Costs could far exceed these projections if the significant drawdown assumed in this scenario does not materialize. This CBO budgetary scenario projects that appropriations for the Iraq war will begin to drop in 2009, and by FY 2013 Iraq appropriations are projected to be less than half FY 2007 levels. But historically appropriations for the Iraq war have increased every year since the invasion, by between 12 and 40 percent annually.

Maintaining post-surge troop levels in Iraq over the next ten years would result in costs of $4.5 trillion. If a rapid withdrawal takes place, future costs of these wars to the U.S. economy over the next decade could be reduced by almost $2 trillion.

www.jec.senate.gov

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SCHUMER: WHITE HOUSE PLAN FOR IMPORT SAFETY LEAVES CONSUMERS IN THE DARK AND A HODGEPODGE OF FEDERAL OVERSIGHT

Schumer Alternative Creates New Commerce Department Official to Coordinate Food and Product Safety Oversight

Schumer Bill Promotes Development of Food Tracing Technology to Reveal Supply Chain History of All Consumable Goods

Bush Administration Plan Only Targets “High-Risk” Products and Expands the Authority of Failing Agencies

WASHINGTON, D.C.U.S. Senator Charles E. Schumer (D-NY), the Chairman of the Joint Economic Committee and a member of the Senate Finance Committee, today reacted to the Bush Administration’s import safety working group recommendations on policing food and product safety after rounds of recalls of unsafe food and lead-tainted toys exposed massive gaps in the U.S. import safety framework. The White House plan, which may lack critical funding, would ideally target the riskiest products, increase penalties for violators and give the Food and Drug Administration (FDA) and Consumer Product Safety Commission (CSPC) more authority to access production records, require testing, and recall tainted products.

“The administration's working group on import safety leaves consumers in the dark and continues the hodgepodge of federal oversight. Of course we need tougher penalties, more inspections, and better information sharing when it comes to the food and toys coming into our country,” Schumer said. “However, the rubber won't meet the road until the administration does three key things: Provide the FDA and CPSC with more federal dollars so they can carry out their heavy mandates; give consumers quick and user-friendly access to comprehensive food and product safety information; and set and implement government-wide priorities for import and domestic food and product safety oversight.”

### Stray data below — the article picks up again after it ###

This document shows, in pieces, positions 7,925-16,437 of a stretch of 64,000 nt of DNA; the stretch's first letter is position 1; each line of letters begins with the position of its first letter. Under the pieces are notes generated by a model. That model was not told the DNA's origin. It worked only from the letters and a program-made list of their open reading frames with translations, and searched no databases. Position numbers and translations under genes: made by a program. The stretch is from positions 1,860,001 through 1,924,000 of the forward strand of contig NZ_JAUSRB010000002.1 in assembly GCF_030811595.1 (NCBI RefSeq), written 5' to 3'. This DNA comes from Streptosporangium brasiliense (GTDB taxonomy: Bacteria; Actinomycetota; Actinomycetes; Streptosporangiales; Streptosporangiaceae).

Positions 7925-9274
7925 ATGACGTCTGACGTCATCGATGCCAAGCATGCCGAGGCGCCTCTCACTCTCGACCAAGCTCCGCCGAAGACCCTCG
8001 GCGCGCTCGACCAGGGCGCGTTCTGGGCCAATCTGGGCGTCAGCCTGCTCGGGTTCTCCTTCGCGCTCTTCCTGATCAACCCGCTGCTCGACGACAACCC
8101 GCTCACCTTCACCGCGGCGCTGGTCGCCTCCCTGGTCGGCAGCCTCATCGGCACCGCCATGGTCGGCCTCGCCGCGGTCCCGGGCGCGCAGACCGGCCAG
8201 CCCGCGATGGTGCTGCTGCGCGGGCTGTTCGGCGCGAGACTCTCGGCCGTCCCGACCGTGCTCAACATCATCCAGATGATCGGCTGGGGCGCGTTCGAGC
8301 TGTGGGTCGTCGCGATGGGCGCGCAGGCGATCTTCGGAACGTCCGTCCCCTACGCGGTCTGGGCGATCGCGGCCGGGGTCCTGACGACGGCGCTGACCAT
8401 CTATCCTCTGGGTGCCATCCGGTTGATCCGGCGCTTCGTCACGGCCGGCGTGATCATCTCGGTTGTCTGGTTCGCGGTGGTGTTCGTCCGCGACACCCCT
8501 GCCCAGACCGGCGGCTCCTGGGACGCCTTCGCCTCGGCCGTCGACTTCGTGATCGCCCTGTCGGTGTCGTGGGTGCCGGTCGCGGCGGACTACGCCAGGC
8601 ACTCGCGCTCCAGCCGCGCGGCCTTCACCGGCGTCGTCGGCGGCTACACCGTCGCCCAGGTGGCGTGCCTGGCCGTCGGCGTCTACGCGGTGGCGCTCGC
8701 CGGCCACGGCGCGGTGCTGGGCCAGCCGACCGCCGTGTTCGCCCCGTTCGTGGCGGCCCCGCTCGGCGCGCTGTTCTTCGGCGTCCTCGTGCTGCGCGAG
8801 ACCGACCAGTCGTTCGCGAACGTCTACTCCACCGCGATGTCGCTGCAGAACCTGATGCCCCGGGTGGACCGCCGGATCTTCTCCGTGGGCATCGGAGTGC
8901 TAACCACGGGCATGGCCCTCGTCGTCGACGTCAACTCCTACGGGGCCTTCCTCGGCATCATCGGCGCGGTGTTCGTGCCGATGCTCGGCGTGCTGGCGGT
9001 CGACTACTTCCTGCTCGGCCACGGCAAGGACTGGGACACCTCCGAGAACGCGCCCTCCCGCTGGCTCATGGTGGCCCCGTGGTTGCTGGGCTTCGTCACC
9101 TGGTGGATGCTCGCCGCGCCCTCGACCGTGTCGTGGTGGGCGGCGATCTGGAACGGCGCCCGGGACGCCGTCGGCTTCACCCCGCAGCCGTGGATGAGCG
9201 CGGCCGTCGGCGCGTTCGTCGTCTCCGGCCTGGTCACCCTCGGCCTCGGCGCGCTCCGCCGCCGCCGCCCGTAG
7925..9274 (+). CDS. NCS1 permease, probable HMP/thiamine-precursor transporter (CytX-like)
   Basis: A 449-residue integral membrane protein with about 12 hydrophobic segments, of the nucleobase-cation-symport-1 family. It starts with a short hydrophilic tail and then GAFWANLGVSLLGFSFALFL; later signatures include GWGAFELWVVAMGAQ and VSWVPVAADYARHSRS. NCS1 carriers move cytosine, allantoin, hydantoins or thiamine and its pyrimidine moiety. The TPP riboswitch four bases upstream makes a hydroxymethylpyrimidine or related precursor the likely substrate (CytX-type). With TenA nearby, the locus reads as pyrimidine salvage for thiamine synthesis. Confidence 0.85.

Schumer introduced groundbreaking legislation last week establishing a new office within the Department of Commerce to coordinate the oversight activities of the patchwork of agencies that regulate foods and products sold in the United States. The new position would bring order to the current regulatory setup, which is hobbled in part by confusing overlaps in agency jurisdiction and the lack of uniform standards for product quality and inspection regularity. The new official would head a council, also formed under Schumer’s legislation that includes representatives from the various agencies with food and product safety oversight responsibilities.

The official would be charged with the following tasks to ensure consumer safety and streamline the regulatory process:

• Create a “one-stop” online database with information on all food and product recalls, advisories, alerts, seizures, defect determinations, and import bans.

• Implement a national recall alert system for disseminating as-it-happens information on recalls to consumers and businesses, including retailers, the media, and medical professionals.

• Improve identification and prevention of unsafe imports.

• Promote the development of food tracing technology to provide consumers with access to the supply chain history of a consumer product.